The second season of Killjoys gets off to a rollicking start with Dutch and the Real Girl – Dutch and Johnny learn there’s a unique twist required to save Davin (whom we last saw in Khlyen’s base on Arkyn).
Enter the real girl of the title.
While Dutch (Hannah John-Kamen) and Johnny (Aaron Ashmore) are trying, with the aid of Pree (Thom Allison) to find and rescue Davin (Luke Macfarlane) from Khlyen’s clutches, Davin is having very realistic dreams about being united with Dutch and hunting down Khlyen – and of a battle during which he sees a very familiar face.
Written by series creator Michelle Lovretta and directed by Stefan Pleszcynski, Dutch and the Real Girl is a fast-paced, very muscular outing with lots of action and twists – the biggest of which the means required to get to Khlyen’s base on Arkyn.
The desolate moon is sealed under an energy field that even Lucy’s (voiced by Tamsin McDonough) shields cannot penetrate, but there is allegedly a piece of tech that can do the job. The only problem is that it’s in Eulogy, the barter town where you can only gain admission by being a notorious criminal and bringing in some valuable stolen goods.
Turns out that the ever-so-slightly fey barkeep, Pree, qualifies (the word warlord figures…).
The twist comes in the acquisition of the shield which is not only locked up in a special vault with the really high-grade spoils, but comes with a guard – a woman named Clara (Stephanie Leonidas) and her heavy artillery arm, Alice. More than that I cannot say.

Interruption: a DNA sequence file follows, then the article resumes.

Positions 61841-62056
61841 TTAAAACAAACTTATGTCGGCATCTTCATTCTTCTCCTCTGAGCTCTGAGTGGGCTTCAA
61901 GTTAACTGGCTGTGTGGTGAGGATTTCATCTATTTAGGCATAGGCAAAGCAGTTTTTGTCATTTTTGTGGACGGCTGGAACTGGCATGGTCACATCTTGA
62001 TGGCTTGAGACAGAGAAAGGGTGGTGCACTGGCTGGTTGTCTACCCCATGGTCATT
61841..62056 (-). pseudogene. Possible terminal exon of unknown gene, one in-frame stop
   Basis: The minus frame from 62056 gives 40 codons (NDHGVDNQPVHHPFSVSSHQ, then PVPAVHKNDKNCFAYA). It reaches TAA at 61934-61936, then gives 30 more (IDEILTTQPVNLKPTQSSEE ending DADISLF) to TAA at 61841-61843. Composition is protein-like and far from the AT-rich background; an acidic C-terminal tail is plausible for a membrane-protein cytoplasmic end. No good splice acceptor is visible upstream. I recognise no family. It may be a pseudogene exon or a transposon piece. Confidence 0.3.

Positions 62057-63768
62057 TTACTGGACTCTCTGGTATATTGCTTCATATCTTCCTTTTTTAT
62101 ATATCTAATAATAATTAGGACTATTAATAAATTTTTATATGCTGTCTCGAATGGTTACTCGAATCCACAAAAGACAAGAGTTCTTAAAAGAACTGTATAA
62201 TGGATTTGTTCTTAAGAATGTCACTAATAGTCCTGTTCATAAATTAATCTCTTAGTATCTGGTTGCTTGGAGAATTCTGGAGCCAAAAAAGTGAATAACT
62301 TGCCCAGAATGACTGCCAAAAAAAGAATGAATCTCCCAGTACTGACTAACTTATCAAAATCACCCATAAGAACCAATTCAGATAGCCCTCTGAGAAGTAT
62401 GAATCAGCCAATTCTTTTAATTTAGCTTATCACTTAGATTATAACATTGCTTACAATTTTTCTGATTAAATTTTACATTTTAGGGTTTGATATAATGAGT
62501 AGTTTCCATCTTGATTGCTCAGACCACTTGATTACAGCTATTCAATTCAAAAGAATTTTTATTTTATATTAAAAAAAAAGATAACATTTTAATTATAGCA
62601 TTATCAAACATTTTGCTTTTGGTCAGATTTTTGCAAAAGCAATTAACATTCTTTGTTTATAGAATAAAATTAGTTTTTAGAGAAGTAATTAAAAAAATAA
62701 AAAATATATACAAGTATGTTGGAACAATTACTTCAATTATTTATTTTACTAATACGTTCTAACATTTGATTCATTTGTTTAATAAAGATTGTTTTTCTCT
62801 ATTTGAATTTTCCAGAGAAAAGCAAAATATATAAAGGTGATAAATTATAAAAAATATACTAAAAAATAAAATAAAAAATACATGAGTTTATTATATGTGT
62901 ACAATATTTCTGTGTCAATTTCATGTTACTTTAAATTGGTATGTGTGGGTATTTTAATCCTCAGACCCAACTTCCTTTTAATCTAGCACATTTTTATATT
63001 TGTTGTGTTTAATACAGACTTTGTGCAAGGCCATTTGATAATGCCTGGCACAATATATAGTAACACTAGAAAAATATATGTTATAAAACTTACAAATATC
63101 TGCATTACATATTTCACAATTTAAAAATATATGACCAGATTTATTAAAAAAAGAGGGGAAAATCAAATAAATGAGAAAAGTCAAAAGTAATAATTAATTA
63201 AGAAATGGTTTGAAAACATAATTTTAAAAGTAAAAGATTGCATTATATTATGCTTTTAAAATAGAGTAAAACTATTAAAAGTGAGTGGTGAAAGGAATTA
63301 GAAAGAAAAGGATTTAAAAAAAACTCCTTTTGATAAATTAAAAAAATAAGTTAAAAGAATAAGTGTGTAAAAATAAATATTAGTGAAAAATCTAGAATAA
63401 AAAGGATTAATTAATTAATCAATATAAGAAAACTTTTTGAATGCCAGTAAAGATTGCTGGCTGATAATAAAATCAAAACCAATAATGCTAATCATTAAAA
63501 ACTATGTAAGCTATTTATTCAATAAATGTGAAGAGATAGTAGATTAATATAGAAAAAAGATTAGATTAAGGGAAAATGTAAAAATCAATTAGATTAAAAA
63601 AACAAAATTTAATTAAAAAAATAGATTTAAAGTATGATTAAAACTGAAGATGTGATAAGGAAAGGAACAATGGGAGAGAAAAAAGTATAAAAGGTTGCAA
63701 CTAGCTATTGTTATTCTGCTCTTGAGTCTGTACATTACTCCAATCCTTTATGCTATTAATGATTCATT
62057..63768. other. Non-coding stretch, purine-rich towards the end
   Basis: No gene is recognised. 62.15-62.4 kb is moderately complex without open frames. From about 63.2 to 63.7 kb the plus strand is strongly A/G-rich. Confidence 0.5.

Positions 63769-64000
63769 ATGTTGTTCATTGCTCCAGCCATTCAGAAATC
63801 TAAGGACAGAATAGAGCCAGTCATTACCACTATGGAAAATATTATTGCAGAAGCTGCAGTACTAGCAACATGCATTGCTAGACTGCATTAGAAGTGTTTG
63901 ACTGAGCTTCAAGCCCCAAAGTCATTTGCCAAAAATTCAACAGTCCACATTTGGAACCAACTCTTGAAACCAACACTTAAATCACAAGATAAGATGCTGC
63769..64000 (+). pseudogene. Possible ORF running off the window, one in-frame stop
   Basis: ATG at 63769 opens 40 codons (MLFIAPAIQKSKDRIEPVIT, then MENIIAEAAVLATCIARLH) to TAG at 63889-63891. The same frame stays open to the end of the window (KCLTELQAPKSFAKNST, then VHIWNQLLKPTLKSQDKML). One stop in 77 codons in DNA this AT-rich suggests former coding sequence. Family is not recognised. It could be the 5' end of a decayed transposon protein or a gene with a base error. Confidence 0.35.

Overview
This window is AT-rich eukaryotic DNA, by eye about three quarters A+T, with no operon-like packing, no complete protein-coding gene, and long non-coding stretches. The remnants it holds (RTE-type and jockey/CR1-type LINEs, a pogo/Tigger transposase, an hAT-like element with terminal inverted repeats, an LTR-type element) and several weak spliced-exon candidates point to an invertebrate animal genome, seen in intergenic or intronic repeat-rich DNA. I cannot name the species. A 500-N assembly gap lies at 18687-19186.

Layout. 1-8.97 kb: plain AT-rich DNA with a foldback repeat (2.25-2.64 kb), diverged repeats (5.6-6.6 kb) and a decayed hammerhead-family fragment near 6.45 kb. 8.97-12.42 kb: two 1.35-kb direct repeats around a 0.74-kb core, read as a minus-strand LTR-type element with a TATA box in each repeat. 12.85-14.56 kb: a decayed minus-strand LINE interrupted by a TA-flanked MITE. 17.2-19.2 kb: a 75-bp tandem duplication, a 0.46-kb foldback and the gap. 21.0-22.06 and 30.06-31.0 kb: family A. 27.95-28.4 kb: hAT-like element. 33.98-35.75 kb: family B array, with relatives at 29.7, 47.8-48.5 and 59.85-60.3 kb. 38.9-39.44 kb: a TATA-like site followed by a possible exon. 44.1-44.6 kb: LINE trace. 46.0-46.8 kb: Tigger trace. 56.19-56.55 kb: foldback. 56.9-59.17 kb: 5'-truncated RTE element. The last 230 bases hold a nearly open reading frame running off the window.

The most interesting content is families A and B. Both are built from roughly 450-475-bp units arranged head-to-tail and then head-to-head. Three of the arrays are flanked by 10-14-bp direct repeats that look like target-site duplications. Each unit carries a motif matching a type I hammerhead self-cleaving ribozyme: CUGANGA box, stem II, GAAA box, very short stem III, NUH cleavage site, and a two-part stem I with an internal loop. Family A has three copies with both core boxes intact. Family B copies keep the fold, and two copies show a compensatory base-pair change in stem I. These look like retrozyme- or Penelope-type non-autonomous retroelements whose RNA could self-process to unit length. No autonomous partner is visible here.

Then there’s the time Davin spent as a guest of Khlyen at his Arkyn base – once again giving us, and Davin, reason to think that maybe the seemingly nasty Level 6 isn’t really Dutch’s enemy after all. Plus Luke has something going on that baffles even Khlyen. So there’s that, too.
Dutch and the Real Girl also features the brief return of RAC agent Fancy Lee (Sean Baek) in a context that provides an unexpected bit of humor.
Just keep an eye on Luke…
What matters is that Killjoys continues to be frenetic fun – an old-fashioned space opera with enough depth and backstory to give it verisimilitude and characters with enough nuances to never be boring.
Killjoys is what a good space opera should be – grand fun – and season two looks to be even more entertaining than season one.
Final Grade: A-
Photos by Jan Thijs/Courtesy of)